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Home > Topics > Riposte to Abe and Japanese Militarism
No forgetting Japanese brutality, war vet says

China's ambassador to the United Kingdom, Liu Xiaoming, replied to a letter from a 98-year-old British war veteran who supported an article written by Liu condemning Japanese Prime Minister Shinzo Abe for his aggressive attitude toward re-militarizing Japan.

Fred Seiker survived action in the North Atlantic in World War II and the Thai-Burma Railway.

Seiker characterized his letter to Liu "as a small token of support for your article in the name of my friends who were murdered by the Japanese military whilst working on the Thai-Burma Railway".

Liu's article, which was published in The Daily Telegraph on Jan 2, strongly criticized Abe, who visited the Yasukuni Shrine on Dec 26. Liu accused Abe of deliberately raising tensions in Asia and putting the world on a "perilous path".

Seiker, the elderly veteran, enclosed two copies of his book Lest We Forget in both English and Chinese. The book includes his account of the Thai-Burma Railway episode.

Liu read the letter and book that he found overwhelming and heart-wrenching.

He replied: "I send you my deepest sympathy for your harrowing experience at the hands of the Japanese military. I also salute you for your outstanding fortitude and exceptional humanitarianism."

In the book Seiker wrote:

"I am often asked by well meaning people whether I can forgive or forget. The question of forgiving is perhaps one of religious belief or conscience, but to forget is a dangerous road to tread. Nothing that life throws at a survivor of the Thai-Burma railroad can ever be as daunting as the building of the Railway of Death. Forget? Never."

Liu responded: "To forestall the resurrection of militarism, there is a compelling need to record history as it is, and truly learn the lessons.

"Yet it is worrying and outrageous that Japanese leaders are slipping further on a wrong and dangerous path," Liu said.

Abe has openly questioned whether Japan was an aggressor in the war. Critics see this as an attempt to airbrush Japan's aggressive past and colonial rule.

At the same time, Abe is trying everything he can to amend Japan's pacifist constitution and expand the country's military, analysts have said.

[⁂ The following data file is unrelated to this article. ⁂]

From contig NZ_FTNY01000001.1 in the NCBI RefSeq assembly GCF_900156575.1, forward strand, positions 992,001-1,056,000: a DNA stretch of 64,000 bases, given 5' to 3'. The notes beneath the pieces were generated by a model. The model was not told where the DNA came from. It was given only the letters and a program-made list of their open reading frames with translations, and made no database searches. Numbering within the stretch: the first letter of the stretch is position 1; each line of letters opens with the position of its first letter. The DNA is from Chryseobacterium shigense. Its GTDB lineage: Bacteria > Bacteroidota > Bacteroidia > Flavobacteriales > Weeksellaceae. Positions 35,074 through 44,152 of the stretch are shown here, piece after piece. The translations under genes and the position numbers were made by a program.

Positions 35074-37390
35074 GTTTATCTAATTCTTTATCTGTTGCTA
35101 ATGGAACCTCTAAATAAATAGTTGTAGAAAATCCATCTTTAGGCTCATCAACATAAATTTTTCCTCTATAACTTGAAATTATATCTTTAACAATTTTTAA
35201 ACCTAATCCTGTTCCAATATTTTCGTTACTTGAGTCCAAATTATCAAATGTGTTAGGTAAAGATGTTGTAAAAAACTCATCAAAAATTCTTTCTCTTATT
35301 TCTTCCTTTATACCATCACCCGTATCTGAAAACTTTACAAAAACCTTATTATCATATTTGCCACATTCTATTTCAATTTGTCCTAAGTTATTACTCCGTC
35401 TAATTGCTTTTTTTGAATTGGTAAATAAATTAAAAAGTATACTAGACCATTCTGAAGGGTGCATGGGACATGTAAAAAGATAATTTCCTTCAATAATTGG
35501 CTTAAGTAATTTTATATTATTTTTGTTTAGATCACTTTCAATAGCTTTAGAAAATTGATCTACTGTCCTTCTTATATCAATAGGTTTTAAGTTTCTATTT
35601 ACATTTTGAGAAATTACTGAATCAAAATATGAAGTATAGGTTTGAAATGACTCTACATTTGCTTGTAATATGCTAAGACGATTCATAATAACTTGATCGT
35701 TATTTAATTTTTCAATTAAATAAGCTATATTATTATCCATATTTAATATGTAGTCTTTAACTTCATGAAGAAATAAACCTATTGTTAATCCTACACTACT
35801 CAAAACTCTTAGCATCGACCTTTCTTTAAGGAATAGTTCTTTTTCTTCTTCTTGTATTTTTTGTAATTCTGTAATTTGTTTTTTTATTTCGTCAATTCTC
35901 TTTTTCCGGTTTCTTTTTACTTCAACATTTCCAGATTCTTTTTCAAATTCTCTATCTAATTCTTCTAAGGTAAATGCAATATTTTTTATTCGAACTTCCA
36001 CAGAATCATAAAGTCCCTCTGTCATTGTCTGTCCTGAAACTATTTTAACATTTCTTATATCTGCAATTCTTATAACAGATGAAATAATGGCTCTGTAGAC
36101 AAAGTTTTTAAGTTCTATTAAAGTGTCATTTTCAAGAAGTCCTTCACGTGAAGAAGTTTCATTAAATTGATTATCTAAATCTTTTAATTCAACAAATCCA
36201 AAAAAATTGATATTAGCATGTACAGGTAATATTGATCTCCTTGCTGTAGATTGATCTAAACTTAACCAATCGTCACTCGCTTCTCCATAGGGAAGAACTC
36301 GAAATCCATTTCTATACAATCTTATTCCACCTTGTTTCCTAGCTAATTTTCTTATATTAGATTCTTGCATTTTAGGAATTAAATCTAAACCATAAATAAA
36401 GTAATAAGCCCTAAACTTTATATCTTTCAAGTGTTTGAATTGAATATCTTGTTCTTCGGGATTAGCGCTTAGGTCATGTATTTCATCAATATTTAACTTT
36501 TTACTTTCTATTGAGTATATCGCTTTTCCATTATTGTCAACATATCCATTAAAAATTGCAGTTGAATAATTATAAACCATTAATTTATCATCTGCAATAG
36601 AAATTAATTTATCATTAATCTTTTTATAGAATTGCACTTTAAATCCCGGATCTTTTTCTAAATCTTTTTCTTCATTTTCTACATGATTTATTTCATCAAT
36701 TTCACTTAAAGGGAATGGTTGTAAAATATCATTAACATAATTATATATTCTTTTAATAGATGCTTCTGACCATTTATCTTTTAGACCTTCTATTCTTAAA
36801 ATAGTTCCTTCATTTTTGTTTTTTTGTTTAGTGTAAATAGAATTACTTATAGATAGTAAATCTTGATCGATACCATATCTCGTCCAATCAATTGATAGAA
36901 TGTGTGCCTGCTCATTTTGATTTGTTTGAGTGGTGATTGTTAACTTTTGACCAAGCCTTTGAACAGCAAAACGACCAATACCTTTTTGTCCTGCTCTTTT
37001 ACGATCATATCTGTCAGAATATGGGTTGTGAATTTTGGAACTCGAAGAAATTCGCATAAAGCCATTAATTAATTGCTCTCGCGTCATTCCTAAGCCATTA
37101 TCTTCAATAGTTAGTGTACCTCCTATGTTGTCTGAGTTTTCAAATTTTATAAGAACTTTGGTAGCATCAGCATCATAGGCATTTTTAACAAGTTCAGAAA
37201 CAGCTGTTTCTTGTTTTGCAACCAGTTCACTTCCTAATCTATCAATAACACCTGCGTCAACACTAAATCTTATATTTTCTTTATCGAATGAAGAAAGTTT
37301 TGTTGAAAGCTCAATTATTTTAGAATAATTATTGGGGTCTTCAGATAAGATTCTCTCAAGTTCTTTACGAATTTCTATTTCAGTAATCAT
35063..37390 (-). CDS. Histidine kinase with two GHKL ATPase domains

Abe paid homage to Japanese war dead at the Yasukuni Shrine, where 14 Class-A war criminals are honored.

"Class-A war criminals are Japanese Nazis. A Japanese leader's veneration of these criminals, stained with the blood of millions of innocent people, sends out a clear signal: They will take over the mantle of these criminals and be the disciples of these criminals," Liu said.

"Given such records, how could the souls of the victims rest in peace? How could people possibly let go of the past?" he added.

In his letter, Seiker noted that the Chinese edition of his book was translated by Dr Bee Sun Lu of Houston, who is also a fiery opponent of Abe's policies. Her father was executed by the Japanese Kempeitai together with all the Chinese staff at the Chinese embassy in Manila.

The Kempeitai was the military police force under the Japanese War Ministry between 1881 and 1945. It had jurisdiction over all the territories occupied by Japan.

Tens of millions of Chinese went through similar and even more unbearable sufferings, Liu said.

China and Britain were allies and also victims in World War II, Liu said, adding that the two countries should work with the international community to safeguard postwar political order.

Next year marks the 70th anniversary of victory in the war against fascism.

"In celebrating the victory, we aim to avoid the repeat of war," Liu said.

"We hope that the international community will join efforts to nip in the bud modern Japanese militarism. If we can achieve this, we will make a positive contribution to maintaining lasting peace and stability across the world."

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